Real Estate operating income was $73 million, up from $44 million for Q4 2009, as the company sold ~115,000 acres of land during the quarter. This included ~69,000 acres from the third phase of its Montana conservation sale. Wood Products reported profits of $3 million as prices for lumber and plywood increased 8% and 6% respectively.

Management expects 2011 earnings to be between $1.25 and $1.45 per share. Timber harvest levels and mix are expected to remain similar to last year.

On January 25, 2011, RYN reported fourth quarter net income (excluding special items) of $0.43 per share, four cents ahead of consensus. The beat can primarily be attributed to better-than-expected results from Performance Fibers.

Timber segment operating income was flat compared with the prior-year period. Eastern Region sales declined from the prior-year period, as higher prices were more than offset by lower volumes. Western Region sales and income improved from prior-year quarter, primarily due to higher prices (resulting mainly from stronger export demand).

Real Estate operating income of $1 million was $4 million lower than Q4 2009, reflecting lower rural sales volumes.  However, Performance Fibers income came in $4 million above the prior-year quarter, reflecting increased prices for both cellulose specialties and absorbent materials, while sales volumes were lower due to the timing of customer orders and production issues.

For 2011, the company expects better timber segment results resulting from continued export demand for sawlogs and strong pulpwood demand in the Southeast. Performance Fibers is expected to continue to benefit from strong demand for cellulose specialties Overall, Management expects the 2011 EPS to be between $2.50 and $2.70 per share.





Wood Bioenergy: Project Count Edges Up; Future of Cellulosic Ethanol Uncertain

1 02 2011

As of January 30, 2011, Wood Bioenergy US counted 445 wood-consuming, announced and operating bioenergy projects in the continental US, up from 441 in December 2010.  In total, these projects – which include wood pellet, wood-to-electricity, and cellulosic ethanol projects – represent potential, incremental wood use of 123.7 million green tons/year by 2021 in the continental US.  Based on Forisk analysis, projects representing only 68.5 million tons/year (55.4%) pass basic viability screening.  (Click here to download the free Wood Bioenergy US summary.)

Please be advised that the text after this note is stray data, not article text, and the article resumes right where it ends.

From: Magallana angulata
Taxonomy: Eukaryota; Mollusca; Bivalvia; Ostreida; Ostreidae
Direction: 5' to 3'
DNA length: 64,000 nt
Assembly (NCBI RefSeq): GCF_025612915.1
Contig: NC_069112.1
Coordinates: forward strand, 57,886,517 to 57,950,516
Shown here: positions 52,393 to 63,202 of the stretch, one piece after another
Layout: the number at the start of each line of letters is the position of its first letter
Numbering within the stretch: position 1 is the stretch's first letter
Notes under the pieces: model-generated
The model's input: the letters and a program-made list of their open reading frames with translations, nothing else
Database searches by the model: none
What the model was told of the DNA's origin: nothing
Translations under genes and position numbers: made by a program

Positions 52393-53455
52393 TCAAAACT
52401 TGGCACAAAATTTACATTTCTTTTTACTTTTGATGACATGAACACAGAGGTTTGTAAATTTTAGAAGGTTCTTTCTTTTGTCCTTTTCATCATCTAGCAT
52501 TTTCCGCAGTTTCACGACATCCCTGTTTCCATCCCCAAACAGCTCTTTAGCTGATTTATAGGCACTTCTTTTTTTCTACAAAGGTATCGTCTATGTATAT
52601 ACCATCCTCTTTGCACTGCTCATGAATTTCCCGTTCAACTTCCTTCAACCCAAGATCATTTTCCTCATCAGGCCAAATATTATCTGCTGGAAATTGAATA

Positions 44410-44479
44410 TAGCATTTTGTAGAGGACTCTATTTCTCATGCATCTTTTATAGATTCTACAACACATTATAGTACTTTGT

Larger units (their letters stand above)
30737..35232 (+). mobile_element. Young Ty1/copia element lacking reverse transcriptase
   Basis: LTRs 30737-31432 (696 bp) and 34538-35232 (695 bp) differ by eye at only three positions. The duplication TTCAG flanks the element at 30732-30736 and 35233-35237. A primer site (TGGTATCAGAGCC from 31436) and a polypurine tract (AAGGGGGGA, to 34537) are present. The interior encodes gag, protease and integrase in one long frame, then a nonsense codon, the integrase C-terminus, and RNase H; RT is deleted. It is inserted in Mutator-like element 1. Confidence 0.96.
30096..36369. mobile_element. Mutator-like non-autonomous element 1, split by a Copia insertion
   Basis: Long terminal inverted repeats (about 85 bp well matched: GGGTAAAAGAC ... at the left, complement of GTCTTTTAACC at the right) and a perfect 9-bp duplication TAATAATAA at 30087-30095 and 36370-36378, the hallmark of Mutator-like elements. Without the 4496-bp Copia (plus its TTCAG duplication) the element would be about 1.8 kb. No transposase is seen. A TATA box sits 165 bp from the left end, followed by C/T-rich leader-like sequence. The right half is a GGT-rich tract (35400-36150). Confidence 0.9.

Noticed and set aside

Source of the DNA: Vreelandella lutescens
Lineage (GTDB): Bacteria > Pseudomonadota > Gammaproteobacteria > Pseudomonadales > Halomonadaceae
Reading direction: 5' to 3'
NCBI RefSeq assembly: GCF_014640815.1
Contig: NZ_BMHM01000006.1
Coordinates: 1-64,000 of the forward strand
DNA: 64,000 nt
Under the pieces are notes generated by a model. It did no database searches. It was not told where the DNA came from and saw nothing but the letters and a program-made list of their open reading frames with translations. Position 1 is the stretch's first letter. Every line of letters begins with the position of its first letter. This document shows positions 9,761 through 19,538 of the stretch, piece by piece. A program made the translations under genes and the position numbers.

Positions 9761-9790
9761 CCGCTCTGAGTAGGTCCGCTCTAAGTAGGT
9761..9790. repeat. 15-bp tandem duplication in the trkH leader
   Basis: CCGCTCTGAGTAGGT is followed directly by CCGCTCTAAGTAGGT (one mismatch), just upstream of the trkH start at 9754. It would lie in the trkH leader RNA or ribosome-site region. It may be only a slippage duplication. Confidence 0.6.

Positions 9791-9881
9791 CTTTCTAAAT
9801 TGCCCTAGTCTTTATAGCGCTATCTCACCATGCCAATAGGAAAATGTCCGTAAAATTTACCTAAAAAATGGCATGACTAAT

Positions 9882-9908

Recent government decisions have favored cellulosic ethanol. On January 12, 2011, the EPA granted a waiver for E15 (15% ethanol, 85% gasoline blend) for model year 2001-2006 vehicles. The agency granted a waiver for E15 for model year 2007 and newer vehicles on October 13, 2010 and delayed the decision for model year 2001-2006 vehicles until DOE completed testing. The fuel is still restricted for vehicles with a model year 2000 or older.

The USDA selected three cellulosic ethanol projects to receive loan guarantees: Coskata, Enerkem, and INEOS New Planet BioEnergy. Coskata received a letter of intent to receive a $250 million loan guarantee for a 55 million gallon plant in Greene County, Alabama. Enerkem will receive  an $80 million  loan guarantee for its 10 million gallon plant in Pontotoc, Mississippi. INEOS New Planet BioEnergy LLC will receive a $75 million loan guarantee for its 8 million gallon plant in Vero Beach, Florida.

Despite these favorable decisions, uncertainty continues to surround cellulosic ethanol and advanced biofuel projects. For example, Range Fuels has reportedly shut down its cellulosic ethanol facility in Soperton, Georgia after producing one batch of ethanol this year. The plant will work through technical issues and raise additional funds needed to complete construction of additional phases of the commercial-scale facility.  Overall, the slow progress of cellulosic ethanol projects has increased scrutiny from private financiers, necessitating public USDA loan guarantees.